As a self-made creature and proponent of liberal arts education I often find insightful points to ponder in classics literature. I have found that history does not, cannot, repeat itself (it is impossible) but that human beings tend to inherit certain characteristics and ideologies that, if left unexamined and unchallenged, will not allow society to advance and learn from its mistakes.
I've been quoting Thomas Paine quite a bit recently. It is because I see many parallels between what is happening today in Canada under Harper's regime and what Paine witnessed and wrote about in The Rights of Man (1791). Mr Burke, like Harper and the CPC, was an extreme right-wing conservative and an apologist for the despotic establishment. Paine's The Rights of Man (1791) is a response to Mr Burke:
When a man in a long cause attempts to steer his course by any thing else than some polar truth or principle, he is sure to be lost. It is beyond the compass of his capacity to keep all the parts of an argument together, and make them unite in one issue, by any other means than having this guide always in view. Neither memory nor invention will supply the want of it. The former fails him, and the latter betrays him.
Notwithstanding the nonsense, for it deserves no better name, Mr Burke has asserted about hereditary rights, and hereditary succession, and that a Nation has not a right to form a Government for itself; it happened to fall in his way to give some account of what Government is. 'Government, says he, is a contrivance of human wisdom.'
Admitting that Government is a contrivance of human wisdom, it must necessarily follow, that hereditary succession, and hereditary rights, (as they are called), can make no part of it, because it is impossible to make wisdom hereditary; and on the other hand, that cannot be a wise contrivance, which in its operation may commit the government of a nation to the wisdom of an ideot...
...He puts the nation as fools on one side, and places his government of wisdom, all wise men of Gotham, on the other side; and he then proclaims, and says, that 'Men have a RIGHT that their WANTS should be provided for by this wisdom.' [...] 'The Rights of men in government are their advantages; and these are often in balances between differences of good; and in times between good and evil, and sometimes between evil and evil. Political reason is a computing principle; adding-subtracting-multiplying-and dividing morally, and not metaphysically or mathematically, true moral demonstrations.'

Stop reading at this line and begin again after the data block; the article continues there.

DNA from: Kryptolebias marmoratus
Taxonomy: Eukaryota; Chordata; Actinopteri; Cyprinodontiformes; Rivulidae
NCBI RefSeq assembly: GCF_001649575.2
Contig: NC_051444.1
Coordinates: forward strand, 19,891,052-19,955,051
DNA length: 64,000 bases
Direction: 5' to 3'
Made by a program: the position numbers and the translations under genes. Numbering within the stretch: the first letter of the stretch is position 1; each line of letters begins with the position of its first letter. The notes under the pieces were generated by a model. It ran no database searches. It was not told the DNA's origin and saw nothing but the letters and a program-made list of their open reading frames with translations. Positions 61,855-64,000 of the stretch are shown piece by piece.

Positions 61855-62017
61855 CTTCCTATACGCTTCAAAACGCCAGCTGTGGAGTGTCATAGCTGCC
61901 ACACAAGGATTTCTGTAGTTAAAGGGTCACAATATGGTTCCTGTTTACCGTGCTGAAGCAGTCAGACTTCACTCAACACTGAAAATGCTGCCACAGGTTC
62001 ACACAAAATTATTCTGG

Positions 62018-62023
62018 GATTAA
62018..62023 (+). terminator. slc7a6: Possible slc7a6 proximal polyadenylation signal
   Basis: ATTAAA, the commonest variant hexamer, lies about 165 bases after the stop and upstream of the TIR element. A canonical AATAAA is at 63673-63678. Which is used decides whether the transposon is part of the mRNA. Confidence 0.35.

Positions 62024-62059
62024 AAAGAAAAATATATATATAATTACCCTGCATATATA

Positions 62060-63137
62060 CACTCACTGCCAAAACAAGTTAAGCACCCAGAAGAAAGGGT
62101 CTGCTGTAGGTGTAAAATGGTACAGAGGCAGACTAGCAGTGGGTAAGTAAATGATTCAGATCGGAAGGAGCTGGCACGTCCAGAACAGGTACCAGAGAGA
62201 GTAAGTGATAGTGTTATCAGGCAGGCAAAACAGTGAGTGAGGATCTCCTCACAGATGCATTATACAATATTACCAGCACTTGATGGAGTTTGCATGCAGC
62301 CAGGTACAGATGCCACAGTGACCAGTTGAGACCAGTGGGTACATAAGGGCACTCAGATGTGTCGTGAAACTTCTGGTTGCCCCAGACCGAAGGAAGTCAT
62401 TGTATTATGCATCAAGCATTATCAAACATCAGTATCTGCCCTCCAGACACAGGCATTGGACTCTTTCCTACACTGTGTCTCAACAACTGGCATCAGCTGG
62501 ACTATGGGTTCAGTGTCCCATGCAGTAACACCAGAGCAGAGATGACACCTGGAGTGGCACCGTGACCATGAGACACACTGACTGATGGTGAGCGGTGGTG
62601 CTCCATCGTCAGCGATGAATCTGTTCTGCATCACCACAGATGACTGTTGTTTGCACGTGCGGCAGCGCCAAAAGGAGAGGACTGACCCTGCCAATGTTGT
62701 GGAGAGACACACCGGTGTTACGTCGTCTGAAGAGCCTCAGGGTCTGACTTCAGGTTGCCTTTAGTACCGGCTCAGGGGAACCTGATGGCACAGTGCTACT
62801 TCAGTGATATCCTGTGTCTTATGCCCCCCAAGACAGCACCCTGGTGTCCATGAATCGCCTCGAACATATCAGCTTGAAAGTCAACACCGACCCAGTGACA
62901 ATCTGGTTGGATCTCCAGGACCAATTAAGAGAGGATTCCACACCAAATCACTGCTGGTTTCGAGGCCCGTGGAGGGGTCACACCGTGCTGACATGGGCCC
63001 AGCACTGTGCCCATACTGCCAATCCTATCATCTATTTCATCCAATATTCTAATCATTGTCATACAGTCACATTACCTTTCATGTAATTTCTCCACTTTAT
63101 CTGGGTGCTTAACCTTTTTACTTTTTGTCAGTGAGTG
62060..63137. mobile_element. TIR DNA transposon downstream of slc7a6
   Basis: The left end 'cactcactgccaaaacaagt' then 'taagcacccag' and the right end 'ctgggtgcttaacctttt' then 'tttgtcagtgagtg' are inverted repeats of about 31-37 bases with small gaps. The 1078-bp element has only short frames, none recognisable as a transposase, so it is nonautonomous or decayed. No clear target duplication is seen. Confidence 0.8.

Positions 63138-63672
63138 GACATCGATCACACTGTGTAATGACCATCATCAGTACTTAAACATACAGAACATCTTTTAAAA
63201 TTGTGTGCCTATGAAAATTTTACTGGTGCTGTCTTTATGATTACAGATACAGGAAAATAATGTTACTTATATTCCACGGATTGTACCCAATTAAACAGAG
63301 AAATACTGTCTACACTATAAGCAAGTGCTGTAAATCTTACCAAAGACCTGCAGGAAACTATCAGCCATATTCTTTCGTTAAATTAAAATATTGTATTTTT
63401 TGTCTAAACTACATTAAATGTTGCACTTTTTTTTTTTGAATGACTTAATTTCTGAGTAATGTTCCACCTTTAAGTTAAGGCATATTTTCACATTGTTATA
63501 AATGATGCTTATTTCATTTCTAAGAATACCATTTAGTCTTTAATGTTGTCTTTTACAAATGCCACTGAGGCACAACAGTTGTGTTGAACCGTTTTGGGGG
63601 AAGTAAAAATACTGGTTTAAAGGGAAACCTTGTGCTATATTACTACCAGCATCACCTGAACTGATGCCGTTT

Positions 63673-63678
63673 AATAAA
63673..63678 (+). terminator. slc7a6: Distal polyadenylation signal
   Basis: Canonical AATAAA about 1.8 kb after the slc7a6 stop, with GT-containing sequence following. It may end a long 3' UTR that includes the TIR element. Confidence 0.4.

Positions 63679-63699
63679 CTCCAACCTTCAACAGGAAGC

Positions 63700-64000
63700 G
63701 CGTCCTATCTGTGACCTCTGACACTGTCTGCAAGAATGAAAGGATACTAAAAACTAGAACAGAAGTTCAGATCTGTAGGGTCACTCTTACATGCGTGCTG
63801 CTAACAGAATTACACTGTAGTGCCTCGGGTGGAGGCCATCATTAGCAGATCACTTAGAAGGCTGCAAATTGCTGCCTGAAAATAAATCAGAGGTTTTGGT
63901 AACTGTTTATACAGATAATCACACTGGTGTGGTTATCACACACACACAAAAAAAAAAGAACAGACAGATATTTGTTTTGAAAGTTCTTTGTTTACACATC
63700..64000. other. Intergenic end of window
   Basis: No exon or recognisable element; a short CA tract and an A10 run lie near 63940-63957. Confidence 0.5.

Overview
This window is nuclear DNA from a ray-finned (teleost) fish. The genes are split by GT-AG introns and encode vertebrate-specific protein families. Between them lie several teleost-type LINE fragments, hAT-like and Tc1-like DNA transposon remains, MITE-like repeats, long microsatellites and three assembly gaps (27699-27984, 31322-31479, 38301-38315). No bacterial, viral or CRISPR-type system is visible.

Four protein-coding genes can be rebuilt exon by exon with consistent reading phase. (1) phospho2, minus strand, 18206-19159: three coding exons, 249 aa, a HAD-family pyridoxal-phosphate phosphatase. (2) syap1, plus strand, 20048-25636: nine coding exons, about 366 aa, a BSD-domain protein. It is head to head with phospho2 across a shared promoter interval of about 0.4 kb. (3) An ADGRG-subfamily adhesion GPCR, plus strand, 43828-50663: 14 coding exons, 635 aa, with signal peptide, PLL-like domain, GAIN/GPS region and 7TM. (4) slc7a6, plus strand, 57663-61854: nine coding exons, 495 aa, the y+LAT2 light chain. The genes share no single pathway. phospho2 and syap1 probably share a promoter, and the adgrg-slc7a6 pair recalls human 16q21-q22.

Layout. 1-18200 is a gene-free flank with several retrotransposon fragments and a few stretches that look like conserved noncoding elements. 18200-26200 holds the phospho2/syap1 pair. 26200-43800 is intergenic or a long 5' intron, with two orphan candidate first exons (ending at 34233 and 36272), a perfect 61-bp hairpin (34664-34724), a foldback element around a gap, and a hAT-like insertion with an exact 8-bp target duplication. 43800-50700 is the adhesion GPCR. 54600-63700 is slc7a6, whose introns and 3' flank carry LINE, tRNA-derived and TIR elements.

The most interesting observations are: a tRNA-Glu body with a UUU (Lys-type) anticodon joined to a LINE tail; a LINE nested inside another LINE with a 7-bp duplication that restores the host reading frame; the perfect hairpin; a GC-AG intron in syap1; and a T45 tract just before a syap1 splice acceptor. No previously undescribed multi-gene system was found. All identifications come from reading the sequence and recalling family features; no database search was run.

As a wondering audience, whom Mr Burke supposes himself talking to, may not understand all this learned jargon, I will undertake to be its interpreter. The meaning then, good people, of all this, is, That government is governed by no principle whatever; that it can make evil good, or good evil, just as it pleases. In short, that government is arbitrary power. (pp. 166-168)
Mr Burke and Mr Harper are of two different ages but their ideologies are so similar as to be one and the same. Power then, to both men, is not derived from the nation and its consent (which is 'chaos' itself) but from differences in socio-economic classes (the nation must be protected from itself): Father knows best so Big Brother (ie, the CPC) will implement His policies.